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George Shultz, Ronald Reagan’s genial secretary of state who identified a diplomatic opening that helped end the Cold War but contributed to a new brand of conflict by advocating preemptive strikes, has died. He was 100.

An economics professor who saw himself more as a data-driven expert than an ideologue, Shultz had the rare distinction of serving in four different Cabinet positions — including Treasury secretary as Richard Nixon dismantled the post-World War II Bretton Woods monetary system.

“One of the most consequential policymakers of all time, having served three American presidents, George P. Shultz died Feb. 6 at age 100,” the Hoover Institution think tank said in a statement on its website.

Secretary of State Antony Blinken described Shultz as a “legend” and a “visionary.”

“He helped achieve the greatest geopolitical feat of the age: a peaceful end to the Cold War,” Blinken said in a statement.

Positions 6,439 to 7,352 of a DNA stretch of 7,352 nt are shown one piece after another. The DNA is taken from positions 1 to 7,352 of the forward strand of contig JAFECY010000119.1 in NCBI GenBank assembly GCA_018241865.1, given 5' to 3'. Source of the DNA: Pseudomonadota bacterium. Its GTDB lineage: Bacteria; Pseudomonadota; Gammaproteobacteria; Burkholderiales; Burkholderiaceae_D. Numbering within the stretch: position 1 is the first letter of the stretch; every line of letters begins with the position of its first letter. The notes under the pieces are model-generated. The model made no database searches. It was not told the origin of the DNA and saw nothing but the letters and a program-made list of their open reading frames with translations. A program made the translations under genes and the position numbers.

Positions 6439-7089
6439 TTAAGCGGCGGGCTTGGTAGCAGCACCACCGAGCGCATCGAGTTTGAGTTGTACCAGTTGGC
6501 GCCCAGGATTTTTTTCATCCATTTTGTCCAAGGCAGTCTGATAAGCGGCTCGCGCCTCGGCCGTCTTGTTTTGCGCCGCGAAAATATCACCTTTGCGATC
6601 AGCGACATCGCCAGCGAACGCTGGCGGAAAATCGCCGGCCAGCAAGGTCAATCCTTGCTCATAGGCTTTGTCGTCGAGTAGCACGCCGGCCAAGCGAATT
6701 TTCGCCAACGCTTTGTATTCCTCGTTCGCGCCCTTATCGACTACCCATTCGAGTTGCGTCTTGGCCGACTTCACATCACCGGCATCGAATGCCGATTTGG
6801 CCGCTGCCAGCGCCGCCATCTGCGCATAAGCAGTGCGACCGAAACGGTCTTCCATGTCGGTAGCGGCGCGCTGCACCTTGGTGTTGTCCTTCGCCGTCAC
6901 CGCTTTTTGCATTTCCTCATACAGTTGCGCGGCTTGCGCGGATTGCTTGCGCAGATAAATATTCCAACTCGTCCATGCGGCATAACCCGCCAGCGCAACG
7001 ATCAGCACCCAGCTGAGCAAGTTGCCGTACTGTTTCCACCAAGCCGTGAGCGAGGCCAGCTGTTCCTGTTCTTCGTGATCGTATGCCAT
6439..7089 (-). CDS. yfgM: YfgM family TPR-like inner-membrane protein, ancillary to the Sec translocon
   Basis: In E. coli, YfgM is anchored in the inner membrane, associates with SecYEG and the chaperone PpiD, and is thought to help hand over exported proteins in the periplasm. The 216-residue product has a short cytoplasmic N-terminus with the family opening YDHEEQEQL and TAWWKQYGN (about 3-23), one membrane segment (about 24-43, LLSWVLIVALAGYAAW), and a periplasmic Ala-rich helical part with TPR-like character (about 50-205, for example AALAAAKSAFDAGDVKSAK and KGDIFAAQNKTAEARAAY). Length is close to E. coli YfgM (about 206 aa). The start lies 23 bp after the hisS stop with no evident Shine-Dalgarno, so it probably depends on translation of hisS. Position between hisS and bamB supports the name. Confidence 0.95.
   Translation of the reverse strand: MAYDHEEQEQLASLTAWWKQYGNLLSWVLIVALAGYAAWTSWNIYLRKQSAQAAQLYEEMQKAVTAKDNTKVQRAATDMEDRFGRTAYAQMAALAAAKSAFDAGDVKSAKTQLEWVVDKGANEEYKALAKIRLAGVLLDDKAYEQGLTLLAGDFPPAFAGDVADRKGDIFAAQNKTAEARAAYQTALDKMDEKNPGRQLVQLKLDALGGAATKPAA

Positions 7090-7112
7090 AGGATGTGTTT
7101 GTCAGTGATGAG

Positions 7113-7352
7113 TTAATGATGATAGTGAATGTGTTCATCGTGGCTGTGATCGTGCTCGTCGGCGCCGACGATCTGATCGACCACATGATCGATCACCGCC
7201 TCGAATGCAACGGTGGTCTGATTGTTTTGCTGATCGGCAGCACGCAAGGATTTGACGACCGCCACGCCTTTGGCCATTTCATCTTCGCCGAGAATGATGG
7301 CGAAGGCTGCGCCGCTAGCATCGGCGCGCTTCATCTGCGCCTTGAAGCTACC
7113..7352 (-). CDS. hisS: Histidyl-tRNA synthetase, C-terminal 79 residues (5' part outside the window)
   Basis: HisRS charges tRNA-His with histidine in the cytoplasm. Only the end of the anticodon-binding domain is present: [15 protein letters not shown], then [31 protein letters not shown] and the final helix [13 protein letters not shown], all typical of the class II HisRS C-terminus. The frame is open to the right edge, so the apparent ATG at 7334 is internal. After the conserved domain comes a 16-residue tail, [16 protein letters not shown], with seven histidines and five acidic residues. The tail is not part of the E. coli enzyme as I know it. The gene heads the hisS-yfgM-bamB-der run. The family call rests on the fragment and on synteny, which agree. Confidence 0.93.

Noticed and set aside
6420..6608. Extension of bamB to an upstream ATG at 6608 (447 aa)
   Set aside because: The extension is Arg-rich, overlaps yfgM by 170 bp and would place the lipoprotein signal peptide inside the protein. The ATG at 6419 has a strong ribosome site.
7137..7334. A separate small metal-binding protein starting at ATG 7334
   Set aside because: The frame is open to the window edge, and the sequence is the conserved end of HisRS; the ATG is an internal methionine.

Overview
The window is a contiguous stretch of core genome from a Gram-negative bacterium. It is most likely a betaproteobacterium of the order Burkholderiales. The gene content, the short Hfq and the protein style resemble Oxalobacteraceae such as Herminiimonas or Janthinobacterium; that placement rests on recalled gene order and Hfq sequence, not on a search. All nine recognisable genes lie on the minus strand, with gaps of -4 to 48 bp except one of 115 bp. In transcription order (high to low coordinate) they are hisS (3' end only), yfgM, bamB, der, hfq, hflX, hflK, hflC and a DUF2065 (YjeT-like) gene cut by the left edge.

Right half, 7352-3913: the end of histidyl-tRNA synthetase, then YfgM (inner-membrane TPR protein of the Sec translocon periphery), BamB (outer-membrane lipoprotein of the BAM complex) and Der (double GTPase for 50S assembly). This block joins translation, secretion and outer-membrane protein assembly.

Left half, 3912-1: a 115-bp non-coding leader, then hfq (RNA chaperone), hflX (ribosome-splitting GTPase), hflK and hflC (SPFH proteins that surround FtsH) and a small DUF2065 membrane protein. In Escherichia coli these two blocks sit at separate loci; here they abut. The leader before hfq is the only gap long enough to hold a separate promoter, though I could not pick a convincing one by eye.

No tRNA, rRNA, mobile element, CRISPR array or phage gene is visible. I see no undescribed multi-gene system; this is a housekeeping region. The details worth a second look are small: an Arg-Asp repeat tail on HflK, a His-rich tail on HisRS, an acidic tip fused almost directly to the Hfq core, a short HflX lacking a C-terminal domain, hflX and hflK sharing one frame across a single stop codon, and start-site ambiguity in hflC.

In the Reagan White House, notorious for infighting, Shultz was one of the least controversial figures, cultivating cordial ties with Congress and the press and — most crucially — rock-solid backing from the president himself, who kept Shultz as his top diplomat for six and a half years.

Then-U.S. Secretary of State George Shultz (left) and his Soviet counterpart, Eduard Shevardnadze, attend a signing ceremony with U.S. President Ronald Reagan and Soviet Communist Party General-Secretary Mikhail Gorbachev at the end of the two-day summit between the two superpowers in November 1985. | AFP-JIJI
Then-U.S. Secretary of State George Shultz (left) and his Soviet counterpart, Eduard Shevardnadze, attend a signing ceremony with U.S. President Ronald Reagan and Soviet Communist Party General-Secretary Mikhail Gorbachev at the end of the two-day summit between the two superpowers in November 1985. | AFP-JIJI

In early 1983, half a year into his tenure, Shultz returned from China to a snowed-under Washington and was invited by Nancy Reagan to a casual dinner at the White House, where he was intrigued to hear the famously anti-communist president sound eager to meet the Soviets.